Saturday, February 7, 2015

Tile Floor Task

I'd like to start this post with two disclaimers:

1. I don't pretend to know anything about laying tiles or carpentry of any sort. If anything in this problem is inaccurate to how it would be done in real life, feel free to let me know and I will update it...

2. I normally give credit to the creators of these tasks in all of my posts. I appreciate everything these math professionals do to make my job easier and my students' education better. That being said, I have used this task for a few years and I do not know where it came from. I know I modified it in some way, but I don't know its origin. Please fill me in if you know where this came from.

Back to business...of laying tiles. The idea of this task is for students to come up with an answer that would serve as an approximation for how much it would cost to tile the basement in the diagram provided. Here is what the students received at the start of class...

Tile Floor Task Info

I did this task a few times previously where I did not provide a floor map that students could draw on...I just gave them the picture on the computer. I learned that many of my students had trouble accurately drawing the diagram for use (as would I), so I made a few copies for each student. This task for the most part has one answer, but the variation comes in when the students try to decipher the square footage. There are multiple ways to divide up the floor, and students exhausted every possibility.

We had not yet discussed how to find the area of a triangle or trapezoid, so it was interesting to see how the students maneuvered around the roadblock at the bottom of the basement diagram. Some students took one of the triangles and placed it on the opposite side forming a rectangle. Others put the two triangles together to make a square. I enjoyed the creative aspect of something I haven't explicitly taught that can still be accomplished. Many math teachers have the debate as to whether these tasks should introduce new concepts or stick with applying previous knowledge...I say both.

One interesting misconception that I see common in 6th graders was on full display in this task..."should I multiply or divide?" This seems so easy to me that it's almost hard to explain to the students...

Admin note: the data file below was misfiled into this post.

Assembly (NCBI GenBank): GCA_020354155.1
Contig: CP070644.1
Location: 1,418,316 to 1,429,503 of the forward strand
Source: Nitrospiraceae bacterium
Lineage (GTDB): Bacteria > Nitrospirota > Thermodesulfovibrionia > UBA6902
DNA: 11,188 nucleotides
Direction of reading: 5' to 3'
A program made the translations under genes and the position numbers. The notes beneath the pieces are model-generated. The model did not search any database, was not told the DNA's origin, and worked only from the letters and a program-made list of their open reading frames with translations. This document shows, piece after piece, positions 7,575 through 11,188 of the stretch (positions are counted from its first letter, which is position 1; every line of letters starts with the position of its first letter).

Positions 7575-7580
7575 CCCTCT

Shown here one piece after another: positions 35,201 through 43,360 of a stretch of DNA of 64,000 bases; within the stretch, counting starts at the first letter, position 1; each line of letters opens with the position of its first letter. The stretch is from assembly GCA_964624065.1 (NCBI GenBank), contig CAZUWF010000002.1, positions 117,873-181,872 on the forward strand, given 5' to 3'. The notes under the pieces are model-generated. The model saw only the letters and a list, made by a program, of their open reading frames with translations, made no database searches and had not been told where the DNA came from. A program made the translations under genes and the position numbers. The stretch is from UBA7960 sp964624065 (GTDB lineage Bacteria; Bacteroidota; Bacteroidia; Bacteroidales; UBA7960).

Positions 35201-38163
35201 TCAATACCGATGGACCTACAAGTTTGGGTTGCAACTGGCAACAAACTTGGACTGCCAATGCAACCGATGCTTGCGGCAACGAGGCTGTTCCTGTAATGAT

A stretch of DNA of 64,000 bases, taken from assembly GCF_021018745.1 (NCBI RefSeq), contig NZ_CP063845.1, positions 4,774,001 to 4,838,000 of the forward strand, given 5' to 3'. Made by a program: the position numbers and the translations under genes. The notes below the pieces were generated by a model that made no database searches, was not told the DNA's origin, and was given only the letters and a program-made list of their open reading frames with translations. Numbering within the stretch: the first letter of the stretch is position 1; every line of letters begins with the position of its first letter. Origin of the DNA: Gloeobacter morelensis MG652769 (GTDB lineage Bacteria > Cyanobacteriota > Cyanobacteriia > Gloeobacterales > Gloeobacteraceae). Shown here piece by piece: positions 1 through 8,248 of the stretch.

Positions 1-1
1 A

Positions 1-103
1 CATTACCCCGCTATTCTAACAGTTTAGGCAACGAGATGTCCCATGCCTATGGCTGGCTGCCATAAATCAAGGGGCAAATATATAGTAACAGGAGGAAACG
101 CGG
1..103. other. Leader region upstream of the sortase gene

Example where you should multiply: 176 tiles multiplied by $17.50 per tiles to get the total price of the tiles. My advice to students...1 tile is 17.50, 2 tiles are $35.00, 3 tiles are $52.50 and so on...

Example where you should divide: 176 tiles divided by 22 tiles per hour to get the number of hours worked by the guy laying the tiles. My advice...start with 176 and see how many group of 22 are available (some students used repeated subtraction for this)...

Both of these methods take forever...but I felt most students came away with which of the two operations should be used before they had to completely finish the longer method.

Another aspect of these tasks that is probably overlooked from a teaching perspective is the amount of preparation the teacher must make to be ready to discuss all of the possibilities (correct or incorrect) a student may present. I like to hope that every student comes up with the correct path on attempt one, but that is rarely the case. I probably have 1000 different conversations during the hour given during class for these tasks, and all the conversations are a little different. As a teacher, you really have to be a flexible and quick thinker to keep up. This gets easier with experience! Here is what I did to plan for this lesson to make things'll never think of everything but it certainly helps (I do this for all my tasks and store the pics on my iPad Mini which I carry around during class):

Note: Ignore the bottom of the first picture. I accidentally wrote that the 396 was the tiles instead of the square feet, and I noticed my mistake mid-task and had to quickly get a replacement page ready on the go...

Finally, here are the Common Core standards this task focused on along with student work. Notice none of the standards list learning extensive knowledge of the carpentry profession :-)




Previous Posts with Student Work

Penny Cube Task

Dr. Clayton M. Edwards
Ed. D. Curriculum and Instruction (UNI)
Awarded Outstanding Doctoral Dissertation at the University of Northern Iowa 2014
MA Middle Level Mathematics (UNI)
Middle School Mathematics Instructor
Grundy Center Middle School

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